Abstract: This article reports on the International Nanofluid Property Benchmark Exercise, or INPBE, in which the thermal conductivity of identical samples of colloidally stable dispersions of nanoparticles or “nanofluids,” was measured by over 30 organizations worldwide, using a variety of experimental approaches, including the transient hot wire method, steady-state methods, and optical methods. The nanofluids tested in the exercise were comprised of aqueous and nonaqueous basefluids, metal and metal oxide particles, near-spherical and elongated particles, at low and high particle concentrations. The data analysis reveals that the data from most organizations lie within a relatively narrow band (±10% or less) about the sample average with only few outliers. The thermal conductivity of the nanofluids was found to increase with particle concentration and aspect ratio, as expected from classical theory. There are (small) systematic differences in the absolute values of the nanofluid thermal conductivity among the various experimental approaches; however, such differences tend to disappear when the data are normalized to the measured thermal conductivity of the basefluid. The effective medium theory developed for dispersed particles by Maxwell in 1881 and recently generalized by Nan et al. [J. Appl. Phys. 81, 6692 (1997)], was found to be in good agreement with the experimental data, suggesting that no anomalous enhancement of thermal conductivity was achieved in the nanofluids tested in this exercise.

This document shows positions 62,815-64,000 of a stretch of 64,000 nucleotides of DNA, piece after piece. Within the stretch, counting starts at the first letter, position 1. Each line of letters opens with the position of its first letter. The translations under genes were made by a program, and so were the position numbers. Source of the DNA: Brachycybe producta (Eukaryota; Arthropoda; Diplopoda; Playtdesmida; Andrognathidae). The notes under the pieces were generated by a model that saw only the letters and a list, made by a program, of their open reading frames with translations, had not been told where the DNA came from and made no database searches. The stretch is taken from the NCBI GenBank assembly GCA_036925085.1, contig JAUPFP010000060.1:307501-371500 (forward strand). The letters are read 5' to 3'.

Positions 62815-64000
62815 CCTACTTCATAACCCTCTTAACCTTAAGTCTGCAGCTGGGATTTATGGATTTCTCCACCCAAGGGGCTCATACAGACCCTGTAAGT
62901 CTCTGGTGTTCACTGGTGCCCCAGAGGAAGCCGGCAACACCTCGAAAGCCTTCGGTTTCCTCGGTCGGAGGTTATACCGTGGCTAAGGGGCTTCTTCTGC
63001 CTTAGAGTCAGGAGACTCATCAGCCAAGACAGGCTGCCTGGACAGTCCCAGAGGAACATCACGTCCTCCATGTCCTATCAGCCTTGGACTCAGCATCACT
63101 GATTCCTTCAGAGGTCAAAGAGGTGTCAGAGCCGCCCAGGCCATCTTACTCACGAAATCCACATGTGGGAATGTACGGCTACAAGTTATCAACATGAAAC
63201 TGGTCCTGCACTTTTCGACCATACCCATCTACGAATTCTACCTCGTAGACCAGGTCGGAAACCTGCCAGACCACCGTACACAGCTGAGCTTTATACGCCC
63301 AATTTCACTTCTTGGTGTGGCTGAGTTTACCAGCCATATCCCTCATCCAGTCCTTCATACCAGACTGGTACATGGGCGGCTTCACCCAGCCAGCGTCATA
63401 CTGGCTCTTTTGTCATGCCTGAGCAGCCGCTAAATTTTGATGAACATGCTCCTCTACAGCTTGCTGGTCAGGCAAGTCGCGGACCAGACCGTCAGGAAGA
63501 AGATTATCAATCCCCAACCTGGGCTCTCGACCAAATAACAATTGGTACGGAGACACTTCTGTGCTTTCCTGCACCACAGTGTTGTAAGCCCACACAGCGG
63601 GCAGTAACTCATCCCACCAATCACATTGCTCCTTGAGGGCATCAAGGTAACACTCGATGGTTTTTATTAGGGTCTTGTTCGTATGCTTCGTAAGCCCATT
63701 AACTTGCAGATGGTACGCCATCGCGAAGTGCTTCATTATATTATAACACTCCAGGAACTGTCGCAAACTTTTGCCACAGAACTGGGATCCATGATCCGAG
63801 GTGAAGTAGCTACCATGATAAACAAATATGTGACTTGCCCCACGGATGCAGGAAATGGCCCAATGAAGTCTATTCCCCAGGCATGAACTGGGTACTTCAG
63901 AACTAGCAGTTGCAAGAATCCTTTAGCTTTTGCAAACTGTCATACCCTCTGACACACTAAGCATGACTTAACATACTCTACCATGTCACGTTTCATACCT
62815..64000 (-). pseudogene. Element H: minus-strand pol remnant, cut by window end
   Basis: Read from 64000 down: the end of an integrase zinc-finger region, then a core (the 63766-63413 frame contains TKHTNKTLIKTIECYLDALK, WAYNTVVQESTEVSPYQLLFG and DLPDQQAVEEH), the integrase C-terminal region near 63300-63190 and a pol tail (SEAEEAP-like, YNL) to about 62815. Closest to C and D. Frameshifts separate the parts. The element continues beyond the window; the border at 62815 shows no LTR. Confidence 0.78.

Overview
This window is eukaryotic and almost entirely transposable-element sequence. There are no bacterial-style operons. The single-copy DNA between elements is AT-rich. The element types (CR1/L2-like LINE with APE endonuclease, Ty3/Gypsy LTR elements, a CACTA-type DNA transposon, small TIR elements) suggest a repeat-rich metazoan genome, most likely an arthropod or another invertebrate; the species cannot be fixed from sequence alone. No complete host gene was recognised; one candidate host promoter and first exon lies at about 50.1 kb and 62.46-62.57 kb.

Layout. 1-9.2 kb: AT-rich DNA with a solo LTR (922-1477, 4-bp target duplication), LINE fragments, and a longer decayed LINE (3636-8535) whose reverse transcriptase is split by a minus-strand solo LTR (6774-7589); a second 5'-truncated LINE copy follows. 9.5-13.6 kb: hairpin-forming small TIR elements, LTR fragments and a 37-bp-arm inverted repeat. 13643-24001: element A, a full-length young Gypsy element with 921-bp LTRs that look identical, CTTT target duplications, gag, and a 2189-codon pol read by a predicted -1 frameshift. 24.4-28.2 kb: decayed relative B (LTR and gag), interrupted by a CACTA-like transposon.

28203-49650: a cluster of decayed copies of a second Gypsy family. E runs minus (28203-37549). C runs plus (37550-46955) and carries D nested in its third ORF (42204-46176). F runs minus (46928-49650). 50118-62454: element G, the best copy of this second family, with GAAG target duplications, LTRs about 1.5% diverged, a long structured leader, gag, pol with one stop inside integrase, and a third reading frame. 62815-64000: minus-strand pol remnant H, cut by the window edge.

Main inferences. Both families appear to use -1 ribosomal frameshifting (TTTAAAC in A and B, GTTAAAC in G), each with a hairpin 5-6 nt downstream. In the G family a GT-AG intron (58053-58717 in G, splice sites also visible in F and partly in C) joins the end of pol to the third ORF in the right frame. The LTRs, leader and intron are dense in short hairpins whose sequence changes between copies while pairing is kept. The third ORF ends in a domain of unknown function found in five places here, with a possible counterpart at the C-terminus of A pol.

942 citations

Journal ArticleDOI
TL;DR: In this article, the effects of particle volume fraction, temperature and particle size on thermal conductivity of alumina/water and copper oxide/water nanofluids were investigated.

886 citations